With $30M Led by Bessemer, Education Startup Instructure Eyes IPO

Instructure, an education startup set on knocking learning management system (LMS) Blackboard off its throne, has raised $30 million in a Series D financing round meant to help the company move closer to an eventual public offering.

The startup, which has previously raised about $20 million in venture financing, said the round included existing investors EPIC Ventures, OpenView Partners and TomorrowVentures, but was led by Bessemer Venture Partners – a firm chosen for its cachet, as well as its IPO expertise.

“That’s where we’re headed,” said CEO Josh Coates. “We are here to be a permanent, standalone company and get on the NASDAQ.”

In the last two years, he said, the company has closed about $92 million in contracts with more than 400 colleges, universities, K-12 schools and corporations. With its browser-based software, teachers and other clients can distribute class documents, encourage class collaboration, track student progress, grade assignments and carry out plenty of other course-related tasks.

Instructure still captures just a small part of the total LMS market, but it’s starting to show that it can be a contender to more established industry players likeBlackboardMoodle and Desire2Learn. Coates said the new funding is intended to accelerate growth and product development and “throw gas on the fire.”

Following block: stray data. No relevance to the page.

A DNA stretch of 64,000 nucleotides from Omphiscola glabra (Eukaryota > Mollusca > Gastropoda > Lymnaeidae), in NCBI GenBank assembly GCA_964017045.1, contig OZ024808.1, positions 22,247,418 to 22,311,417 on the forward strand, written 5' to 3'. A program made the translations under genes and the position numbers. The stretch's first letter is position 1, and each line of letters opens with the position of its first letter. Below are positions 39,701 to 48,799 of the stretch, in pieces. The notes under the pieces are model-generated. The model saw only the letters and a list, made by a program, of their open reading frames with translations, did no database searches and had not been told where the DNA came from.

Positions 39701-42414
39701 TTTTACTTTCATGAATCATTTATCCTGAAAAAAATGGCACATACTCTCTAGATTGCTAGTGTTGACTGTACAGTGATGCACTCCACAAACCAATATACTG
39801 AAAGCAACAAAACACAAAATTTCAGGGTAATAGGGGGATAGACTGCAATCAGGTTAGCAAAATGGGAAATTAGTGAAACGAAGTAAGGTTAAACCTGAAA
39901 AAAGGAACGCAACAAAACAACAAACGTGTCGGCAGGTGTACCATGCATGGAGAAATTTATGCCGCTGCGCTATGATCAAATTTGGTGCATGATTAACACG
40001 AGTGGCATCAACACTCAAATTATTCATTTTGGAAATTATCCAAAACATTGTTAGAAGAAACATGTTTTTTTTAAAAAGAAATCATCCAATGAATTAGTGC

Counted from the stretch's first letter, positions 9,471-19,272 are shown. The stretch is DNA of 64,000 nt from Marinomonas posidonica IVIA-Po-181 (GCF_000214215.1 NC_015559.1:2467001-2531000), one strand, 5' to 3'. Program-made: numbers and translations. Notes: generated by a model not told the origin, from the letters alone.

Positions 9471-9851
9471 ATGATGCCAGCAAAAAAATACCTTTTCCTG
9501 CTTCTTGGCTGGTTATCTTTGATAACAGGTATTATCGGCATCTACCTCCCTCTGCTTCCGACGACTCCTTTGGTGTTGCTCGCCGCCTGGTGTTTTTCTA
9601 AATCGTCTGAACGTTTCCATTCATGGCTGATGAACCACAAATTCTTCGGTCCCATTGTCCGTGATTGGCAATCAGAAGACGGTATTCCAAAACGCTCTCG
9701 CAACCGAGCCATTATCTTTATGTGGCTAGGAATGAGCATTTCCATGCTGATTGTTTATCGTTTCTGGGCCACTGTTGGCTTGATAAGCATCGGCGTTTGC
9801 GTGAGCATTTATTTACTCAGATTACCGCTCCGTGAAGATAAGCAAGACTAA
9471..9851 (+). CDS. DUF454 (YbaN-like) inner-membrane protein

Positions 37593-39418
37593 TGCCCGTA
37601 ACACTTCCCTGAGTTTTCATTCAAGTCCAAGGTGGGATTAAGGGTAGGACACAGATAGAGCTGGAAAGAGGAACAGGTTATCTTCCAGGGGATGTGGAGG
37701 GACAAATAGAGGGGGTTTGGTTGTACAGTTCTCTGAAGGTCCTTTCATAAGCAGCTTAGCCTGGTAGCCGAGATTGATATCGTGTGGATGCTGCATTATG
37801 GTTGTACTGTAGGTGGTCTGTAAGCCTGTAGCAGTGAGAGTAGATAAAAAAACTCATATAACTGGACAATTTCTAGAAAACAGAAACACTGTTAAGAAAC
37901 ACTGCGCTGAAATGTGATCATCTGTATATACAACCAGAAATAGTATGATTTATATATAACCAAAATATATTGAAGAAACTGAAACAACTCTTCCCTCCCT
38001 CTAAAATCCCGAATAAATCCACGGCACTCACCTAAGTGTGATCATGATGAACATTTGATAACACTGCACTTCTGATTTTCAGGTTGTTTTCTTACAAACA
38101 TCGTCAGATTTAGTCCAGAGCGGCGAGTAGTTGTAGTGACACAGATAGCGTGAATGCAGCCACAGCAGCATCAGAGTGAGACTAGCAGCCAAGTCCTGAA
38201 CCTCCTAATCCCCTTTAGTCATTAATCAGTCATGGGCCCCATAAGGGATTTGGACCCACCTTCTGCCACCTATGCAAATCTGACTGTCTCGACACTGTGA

One area of particular interest for the company is its Canvas Network, a recently-launched service for creating and hosting online courses. While the national conversation around massive open online courses (MOOCs) has largely focused on Silicon Valley startups Coursera and Udacity, as well as the MIT- and Harvard-backed edX, Coates said Instructure is gaining traction with its own approach to the new kind of course format.

Since launching the Canvas Network in October, the company said 30 institutions have created 40 courses. (For now, all courses on the Canvas Network are free, but Coates suggested that options for generating revenue for schools could be on the horizon.) But, in contrast to its buzzier rivals, Instructure doesn’t just focus on hosting courses from elite schools, and it gives schools the flexibility to experiment with classes of different sizes and pedagogical approaches.  While Coursera recently launched partnerships with a group of state schools to explore a range of uses for MOOCs, it, like edX and Udacity, has mostly focused on a model that distributes content from top-tier universities to worldwide classes of tens of thousands of students.

“We want to use this tool as an experiment for our institutions,” Coates said. “We think it’s going to be a really powerful tool to educate in the future, but we don’t think it’s going to revolutionize education. We think it’s a component of education evolving.”

As for the IPO, while he said it’s the goal, the timing is sometime “in the next few years.”

“Wall Street is fickle and there are a lot of things to consider as we approach that goal,” Coates told me. “That’s the track we’re on but we’re focused on building a strong, healthy business, and when we’re ready to access the public markets that’s when we’ll do it.”